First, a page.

Figure 8 shows the results in the monocular viewing and interocular display conditions. The COCe dynamics was virtually the same between the monocular and interocular conditions, yet the observed COCe was slightly smaller in the latter. Peak SOAs were around −100 ms for both conditions. This is consistent with the results of the 200 ms duration condition in the first experiment. These results show that the COCe dynamics is not affected by the interocular presentation. This indicates that the main stage of the COCe processing lies after the binocular fusion (Masuda et al., 2011).
Figure 8. The COCe with monocular and interocular displays. Estimated PSEs from each observer are shown. Error bars indicate 95% confidence intervals computed by bootstrapping. Horizontal dotted lines show the PSE for the control condition where the frame element was not shown. The shaded region indicates 95% confidence intervals in the control condition.
It is well known that figure-ground segregation occurs not only for solid lines but also for illusory lines (Kanizsa, 1955). For example, an illusory rectangle is perceived when we see four sectored disks aligned as shown in Figure 9A. The COCe occurs not only with a frame element consisting of solid lines but also with subjective rectangles consisting of such illusory lines. It has been reported that the temporal aspect of the illusory contour is different from the real contour. For example, Lee and Nguyen (2001) reported that the onset of monkey V1 and V2 neuronal responses to illusory contours occur about 30–50 ms later than to solid contours. The processing time for illusory contours would be different from, probably longer than, that for real contours. One intriguing question is whether this difference in the temporal aspect affects the dynamics of the COCe. In this experiment, we measured the COCe dynamics with a frame element consisting of illusory lines induced by four sectored disks.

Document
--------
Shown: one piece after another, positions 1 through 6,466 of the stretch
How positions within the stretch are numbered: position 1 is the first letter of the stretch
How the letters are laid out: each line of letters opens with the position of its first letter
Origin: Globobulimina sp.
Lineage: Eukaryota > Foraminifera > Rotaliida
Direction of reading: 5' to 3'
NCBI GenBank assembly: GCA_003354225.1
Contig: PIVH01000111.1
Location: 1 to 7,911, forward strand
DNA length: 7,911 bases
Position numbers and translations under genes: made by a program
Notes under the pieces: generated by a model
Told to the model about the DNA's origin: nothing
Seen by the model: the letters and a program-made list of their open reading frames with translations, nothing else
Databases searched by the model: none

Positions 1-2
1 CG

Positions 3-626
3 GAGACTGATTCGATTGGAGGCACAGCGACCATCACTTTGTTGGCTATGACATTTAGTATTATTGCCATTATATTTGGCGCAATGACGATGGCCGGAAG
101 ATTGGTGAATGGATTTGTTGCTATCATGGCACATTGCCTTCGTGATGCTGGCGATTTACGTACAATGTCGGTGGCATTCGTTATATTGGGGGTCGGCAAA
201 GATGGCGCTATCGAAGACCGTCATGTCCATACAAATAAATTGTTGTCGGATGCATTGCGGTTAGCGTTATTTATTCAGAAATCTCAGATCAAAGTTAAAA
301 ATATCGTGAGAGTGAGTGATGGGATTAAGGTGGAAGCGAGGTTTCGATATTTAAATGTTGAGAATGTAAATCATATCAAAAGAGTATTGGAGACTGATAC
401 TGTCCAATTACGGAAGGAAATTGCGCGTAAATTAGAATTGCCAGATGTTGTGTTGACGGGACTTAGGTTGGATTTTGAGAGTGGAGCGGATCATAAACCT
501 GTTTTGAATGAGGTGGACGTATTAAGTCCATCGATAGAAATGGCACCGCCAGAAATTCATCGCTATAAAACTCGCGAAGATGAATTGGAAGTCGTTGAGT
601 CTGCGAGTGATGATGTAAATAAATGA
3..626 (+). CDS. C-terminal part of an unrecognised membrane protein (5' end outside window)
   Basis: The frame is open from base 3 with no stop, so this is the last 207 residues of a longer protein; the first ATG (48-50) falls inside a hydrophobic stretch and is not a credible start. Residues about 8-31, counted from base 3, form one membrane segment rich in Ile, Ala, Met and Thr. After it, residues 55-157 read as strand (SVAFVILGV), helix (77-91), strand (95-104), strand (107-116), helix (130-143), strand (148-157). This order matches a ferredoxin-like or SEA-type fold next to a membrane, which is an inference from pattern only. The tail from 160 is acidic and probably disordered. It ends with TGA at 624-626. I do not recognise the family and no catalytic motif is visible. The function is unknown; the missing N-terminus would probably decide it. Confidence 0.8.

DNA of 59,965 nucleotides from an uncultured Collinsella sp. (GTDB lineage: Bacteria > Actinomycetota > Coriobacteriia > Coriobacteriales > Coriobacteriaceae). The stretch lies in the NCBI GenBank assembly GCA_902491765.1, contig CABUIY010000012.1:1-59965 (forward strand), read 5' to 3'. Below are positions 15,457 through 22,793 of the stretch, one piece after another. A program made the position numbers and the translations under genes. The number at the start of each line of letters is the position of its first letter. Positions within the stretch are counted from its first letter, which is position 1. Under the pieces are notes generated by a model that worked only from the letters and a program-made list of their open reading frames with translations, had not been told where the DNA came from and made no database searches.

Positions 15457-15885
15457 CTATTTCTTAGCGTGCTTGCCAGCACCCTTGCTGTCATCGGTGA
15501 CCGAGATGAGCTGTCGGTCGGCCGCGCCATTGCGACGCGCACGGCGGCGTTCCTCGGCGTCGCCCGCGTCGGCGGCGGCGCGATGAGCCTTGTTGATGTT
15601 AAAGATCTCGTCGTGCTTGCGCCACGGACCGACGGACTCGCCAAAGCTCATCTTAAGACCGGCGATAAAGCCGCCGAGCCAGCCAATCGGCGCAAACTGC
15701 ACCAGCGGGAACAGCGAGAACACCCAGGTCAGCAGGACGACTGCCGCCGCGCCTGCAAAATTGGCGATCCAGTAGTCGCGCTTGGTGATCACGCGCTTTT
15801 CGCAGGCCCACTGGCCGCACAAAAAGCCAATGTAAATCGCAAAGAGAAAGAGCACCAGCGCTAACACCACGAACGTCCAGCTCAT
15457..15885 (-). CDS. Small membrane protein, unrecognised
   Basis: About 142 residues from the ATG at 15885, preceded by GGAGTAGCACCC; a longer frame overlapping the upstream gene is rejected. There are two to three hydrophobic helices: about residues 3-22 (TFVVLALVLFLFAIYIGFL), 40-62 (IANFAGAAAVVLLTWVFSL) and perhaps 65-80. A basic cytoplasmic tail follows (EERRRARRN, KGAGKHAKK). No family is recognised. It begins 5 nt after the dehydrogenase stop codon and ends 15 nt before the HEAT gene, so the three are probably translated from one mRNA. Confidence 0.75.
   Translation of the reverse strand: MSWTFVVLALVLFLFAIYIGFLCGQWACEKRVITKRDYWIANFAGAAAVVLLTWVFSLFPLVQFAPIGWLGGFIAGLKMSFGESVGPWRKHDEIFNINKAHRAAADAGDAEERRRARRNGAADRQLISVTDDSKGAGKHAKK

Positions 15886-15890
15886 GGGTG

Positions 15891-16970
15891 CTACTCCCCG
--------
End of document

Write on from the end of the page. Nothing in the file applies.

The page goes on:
Figure 9. The COCe with an illusory frame element. (A) Diagram of stimulus. (B) Results for 50 ms duration. (C) Results for 200 ms duration. Data shown in black are replotted from the 100% contrast and 200 ms duration condition in experiment 1. Error bars indicate 95% confidence intervals computed by bootstrapping. Horizontal dotted lines show the PSE estimated for the control condition where the frame element was not shown. The shaded region indicates 95% confidence intervals in the control condition.
Three observers, including one of the authors, participated in this experiment. All three observers participated in experiment 1. The stimulus and procedures were basically the same as in experiment 1 except that in this experiment the frame element consisting of illusory contours was presented by four black (0.01 cd/m2) sectored disks. The diameter of the sectored disks was 0.8°, and the sectored angle was 90°. The net trial number was 2400 for observers YN and TF (8 surface contrasts × 15 SOAs × 20 repetitions) and 4500 for observer AM (10 surface contrasts × 15 SOAs × 30 repetitions), taking ~10 h, including rest periods.
Compared with the PSEs estimated in the condition using a frame element of 100% contrast in experiment 1, the COC dynamics and the peak SOA with illusory frame elements were virtually the same as those observed with solid frame elements in both conditions with 50 ms durations of the COC edge and frame element and with 200 ms durations (Figures 9B,C). These results show that differences in the temporal aspect between real and illusory contour processing do not affect the temporal aspect of the COCe.
In this study, we investigated whether contextual cues can be dissociated from the filtering mechanism. For this purpose, we examined whether the COCe is modulated by a contextual cue displayed before or after the main component. We measured the size of the COCe while varying the SOA between the presentations of the COC edge and frame element. We found that the COCe was modulated even when the frame element and COC edge was displayed at the widely different times. The range of SOA where the COCe was larger than the baseline COCe, which was observed when the stimulus consisted of only the COCe edge, was roughly constant (±300–400 ms) among the various frame display conditions (stimulus type, presentation eye, duration, and contrast). Also, in several conditions where the duration of frame element was relatively long and its contrast was high, the SOAs that gives a maximum COCe (peak SOA) shifted in the direction of negative SOA. For example, the peak SOA was at ~100 ms when the frame contrast was 100% and the duration of frame element and COC edge was 200 ms. These results are consistent with a view that the contextual cue effect can be, at least partially, separated from the basic COCe processing.